I will not have my car be the boss of me. I’m not even comfortable with cruise control. I eschew the GPS function.

This does not make me a member of the Flat Earth Society. I accept electric window and sunroof conveniences. I believe in seat belts and—as long as I never experience their deployment—air bags. I love the computer read-out informing me of my average gas mileage. I appreciate satellite radio.

But I’m the designated driver in this human/car partnership. I’m in charge here. I pay for the gas. I foot the service bills. It is the car’s place to do as I order it, without any backtalk. (There is nothing more distracting than those robotic voice commands accidentally activated by a button lurking on the steering wheel.)

Let’s take this another step, to my aversion to automatic transmission. For more than 50 years, I have owned only do-it-yourself manuals, both for reasons of driving enjoyment and practicality. A manual transmission forces the driver to pay better attention. It requires the use of both hands and both feet, which diminishes the urge to eat, drink, shave, text or apply makeup while barreling down the parkway at what have become accepted speeds routinely 10 miles faster than the posted limit.

Also, standard transmission cars get better gas mileage. My current velocipede exceeds 40 miles per gallon on the highway, occasionally peaking at 50 mpg. (I won’t engage in free advertisement by identifying the car, but it may be a VW Jetta and may be equipped with a five-speed Turbo.)

I am aware that manual transmission, once standard in all cars, is steadily disappearing, now present in fewer than three percent of U.S. cars sold. That’s down 25 percent from just 25 years ago. In European and Asians countries, 8 in 10 cars have manual transmissions, so it is possible that my affinity for the stick shift makes me somehow un-American. (I also confess to liking soccer.) The only American car I ever owned was a 1974 Chevy Vega, with an aluminum engine that burned or leaked oil so badly that it seemed to need oil top-ups as often as gas fill-ups. I bid it goodbye after three short years.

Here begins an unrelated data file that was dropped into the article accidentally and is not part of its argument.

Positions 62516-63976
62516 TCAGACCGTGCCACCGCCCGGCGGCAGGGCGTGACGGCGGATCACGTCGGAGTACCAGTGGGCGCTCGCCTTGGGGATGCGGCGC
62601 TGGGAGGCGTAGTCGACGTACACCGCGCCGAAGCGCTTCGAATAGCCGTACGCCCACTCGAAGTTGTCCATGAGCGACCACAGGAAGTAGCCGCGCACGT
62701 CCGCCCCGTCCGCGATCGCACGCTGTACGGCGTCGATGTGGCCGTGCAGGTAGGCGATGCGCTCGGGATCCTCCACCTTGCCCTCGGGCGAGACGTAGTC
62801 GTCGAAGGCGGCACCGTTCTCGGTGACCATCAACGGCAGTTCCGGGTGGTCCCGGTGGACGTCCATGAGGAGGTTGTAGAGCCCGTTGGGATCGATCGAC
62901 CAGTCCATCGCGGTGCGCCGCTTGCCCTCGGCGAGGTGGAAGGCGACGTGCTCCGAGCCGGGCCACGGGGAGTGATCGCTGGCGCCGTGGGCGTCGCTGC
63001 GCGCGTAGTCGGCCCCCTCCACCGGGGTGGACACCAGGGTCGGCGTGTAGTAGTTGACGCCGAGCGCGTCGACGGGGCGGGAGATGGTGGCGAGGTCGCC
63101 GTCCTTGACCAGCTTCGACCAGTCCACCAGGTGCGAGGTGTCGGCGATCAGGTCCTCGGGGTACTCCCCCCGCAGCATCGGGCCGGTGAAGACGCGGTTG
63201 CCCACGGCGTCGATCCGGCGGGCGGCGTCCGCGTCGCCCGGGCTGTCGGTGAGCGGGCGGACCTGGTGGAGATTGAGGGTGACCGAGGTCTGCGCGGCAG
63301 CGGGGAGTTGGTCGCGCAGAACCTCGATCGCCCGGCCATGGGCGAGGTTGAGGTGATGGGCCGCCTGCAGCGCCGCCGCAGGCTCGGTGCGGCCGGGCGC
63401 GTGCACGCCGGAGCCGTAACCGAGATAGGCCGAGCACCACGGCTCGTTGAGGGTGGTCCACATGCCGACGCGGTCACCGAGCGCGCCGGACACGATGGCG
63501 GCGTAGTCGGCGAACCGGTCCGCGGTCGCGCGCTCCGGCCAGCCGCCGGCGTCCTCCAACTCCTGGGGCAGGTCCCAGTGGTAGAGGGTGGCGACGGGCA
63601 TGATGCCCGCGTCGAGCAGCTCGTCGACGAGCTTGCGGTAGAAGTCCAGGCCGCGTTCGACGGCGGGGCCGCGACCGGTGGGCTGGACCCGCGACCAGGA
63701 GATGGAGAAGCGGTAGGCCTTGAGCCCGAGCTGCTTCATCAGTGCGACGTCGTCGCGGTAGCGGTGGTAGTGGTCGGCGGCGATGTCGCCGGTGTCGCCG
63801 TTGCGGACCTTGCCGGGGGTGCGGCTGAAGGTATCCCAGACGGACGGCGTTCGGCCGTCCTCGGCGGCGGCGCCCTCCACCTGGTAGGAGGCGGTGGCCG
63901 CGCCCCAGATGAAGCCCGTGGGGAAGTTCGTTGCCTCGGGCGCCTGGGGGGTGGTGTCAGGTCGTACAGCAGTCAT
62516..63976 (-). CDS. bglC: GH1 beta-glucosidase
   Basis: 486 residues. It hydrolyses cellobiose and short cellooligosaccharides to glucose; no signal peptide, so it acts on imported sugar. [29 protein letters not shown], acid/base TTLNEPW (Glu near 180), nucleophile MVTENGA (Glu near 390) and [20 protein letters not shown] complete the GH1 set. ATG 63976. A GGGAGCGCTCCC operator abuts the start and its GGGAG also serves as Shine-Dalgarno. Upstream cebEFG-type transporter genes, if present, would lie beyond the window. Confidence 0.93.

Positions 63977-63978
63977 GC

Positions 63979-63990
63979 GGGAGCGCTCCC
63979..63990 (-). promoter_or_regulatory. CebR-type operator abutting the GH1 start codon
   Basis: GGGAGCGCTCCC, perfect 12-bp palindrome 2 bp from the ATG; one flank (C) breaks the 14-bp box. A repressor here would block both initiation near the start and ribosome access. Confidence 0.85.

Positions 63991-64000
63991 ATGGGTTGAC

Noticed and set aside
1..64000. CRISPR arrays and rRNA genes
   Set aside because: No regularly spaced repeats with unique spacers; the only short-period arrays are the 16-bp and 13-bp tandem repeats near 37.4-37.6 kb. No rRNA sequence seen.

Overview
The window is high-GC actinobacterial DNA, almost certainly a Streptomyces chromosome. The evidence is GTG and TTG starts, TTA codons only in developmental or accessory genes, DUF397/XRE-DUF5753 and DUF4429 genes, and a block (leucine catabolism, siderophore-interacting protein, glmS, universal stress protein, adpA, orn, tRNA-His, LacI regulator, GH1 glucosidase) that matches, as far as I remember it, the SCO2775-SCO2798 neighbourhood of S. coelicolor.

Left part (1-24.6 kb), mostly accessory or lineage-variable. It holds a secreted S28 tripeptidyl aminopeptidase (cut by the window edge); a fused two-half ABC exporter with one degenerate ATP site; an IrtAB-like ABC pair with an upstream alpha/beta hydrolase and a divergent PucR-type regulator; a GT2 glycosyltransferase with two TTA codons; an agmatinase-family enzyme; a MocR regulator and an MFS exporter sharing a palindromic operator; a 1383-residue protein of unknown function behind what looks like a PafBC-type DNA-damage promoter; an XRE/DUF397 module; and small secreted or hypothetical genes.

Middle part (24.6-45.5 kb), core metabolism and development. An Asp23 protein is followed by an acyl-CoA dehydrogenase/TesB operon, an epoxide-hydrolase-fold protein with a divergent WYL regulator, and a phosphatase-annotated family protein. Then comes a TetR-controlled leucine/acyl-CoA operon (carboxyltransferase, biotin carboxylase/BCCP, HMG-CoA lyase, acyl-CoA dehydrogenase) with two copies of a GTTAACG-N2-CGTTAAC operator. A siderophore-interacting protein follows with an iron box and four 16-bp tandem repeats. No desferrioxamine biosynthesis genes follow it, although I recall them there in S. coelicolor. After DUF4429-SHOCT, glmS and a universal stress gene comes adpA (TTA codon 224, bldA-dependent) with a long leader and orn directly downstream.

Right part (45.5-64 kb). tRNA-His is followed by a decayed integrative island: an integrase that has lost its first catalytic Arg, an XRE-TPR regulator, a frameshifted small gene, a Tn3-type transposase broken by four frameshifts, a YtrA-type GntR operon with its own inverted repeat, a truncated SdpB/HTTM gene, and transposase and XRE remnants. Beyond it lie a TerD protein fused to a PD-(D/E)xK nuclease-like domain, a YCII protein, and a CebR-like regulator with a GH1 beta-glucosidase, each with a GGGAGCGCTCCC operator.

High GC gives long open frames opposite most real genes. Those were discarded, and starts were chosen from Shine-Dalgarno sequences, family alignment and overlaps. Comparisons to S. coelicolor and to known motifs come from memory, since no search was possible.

Anyway, I’m not alone. Look what’s on the local roads, all those Hondas and Hyundais, Mercedes and Lexuses, Audis and Acuras, BMWs and Volkswagens, Subarus, Kias and Nissans.

But back to future. Isn’t the foundation of self-driving cars—artificial intelligence—artificial? Won’t self-driving cars require some sort of human default position, some need for an override function to respond to emergency vehicles forced to disobey traffic rules, or to changing weather conditions, or to critters crossing the road? Might those situations require back-up people skills more complicated, and necessitating far more training, than present-day drivers’ ed?

And won’t self-driving cars be a lot less fun? When I got my first car—I don’t want this to turn into a free ad, but it might have been a green British-made MGB convertible and it might have had a fake-wood steering wheel and wire spokes; very sporty—I spent the first day of ownership behind the wheel, aimlessly wandering around Columbia, Mo. Probably went through a half tank of gas. (At 25 cents a gallon.)

That was in 1966 and, even then, I suspect that someone out there already was envisioning a car with its own mind and will. Brilliant folks, after all, were only three years from landing people on the moon.

Science is good. Human existence gets better all the time. I’m all for progress. But some fantasies, like one I remember from childhood that a single pill someday might replace a perfectly prepared meal, literally would take the flavor out of life.

So. I am not interested in a car that will drive my car. I’ve got a driver. Me.

Jana Novotna wept. Wouldn’t you?

A single extraordinary thing happens to a prominent person—something weird or appalling or gut-wrenching—and, almost instantly, those of us in the business of chronicling public events think: This will be in her obituary.

Sure enough, former Czech tennis star Jana Novotna was remembered this week for having cried on the Duchess of Kent’s shoulder after Novotna’s calamitous collapse in the 1993 Wimbledon final.

Novotna, who died of cancer at 49, won Wimbledon five years after that squirmy ’93 moment and wound up in the tennis Hall of Fame. Beyond the one Grand Slam singles title, she was a 16-time major-tournament champion in doubles and mixed doubles and earned more than $11 million in prize money over a 15-year professional career with far more highs than lows.

She played a bold but risky serve-and-volley game, with an exceptionally high work rate, amid masses of often dull baseliners. Hers was an entertaining and comprehensive fare of net play, lobs, precise returns and footwork, footwork, footwork. She was only 24 in 1993, seeded 8th at Wimbledon, when she surprised—the Czech word is ‘prekvapeni’—former U.S. Open champ Gabriela Sabatini and 18-time Slam winner Martina Navratilova in successive rounds, then found herself seemingly within an inch of shocking top seed Steffi Graf, who already had won 11 major tournaments at the time, in the title match.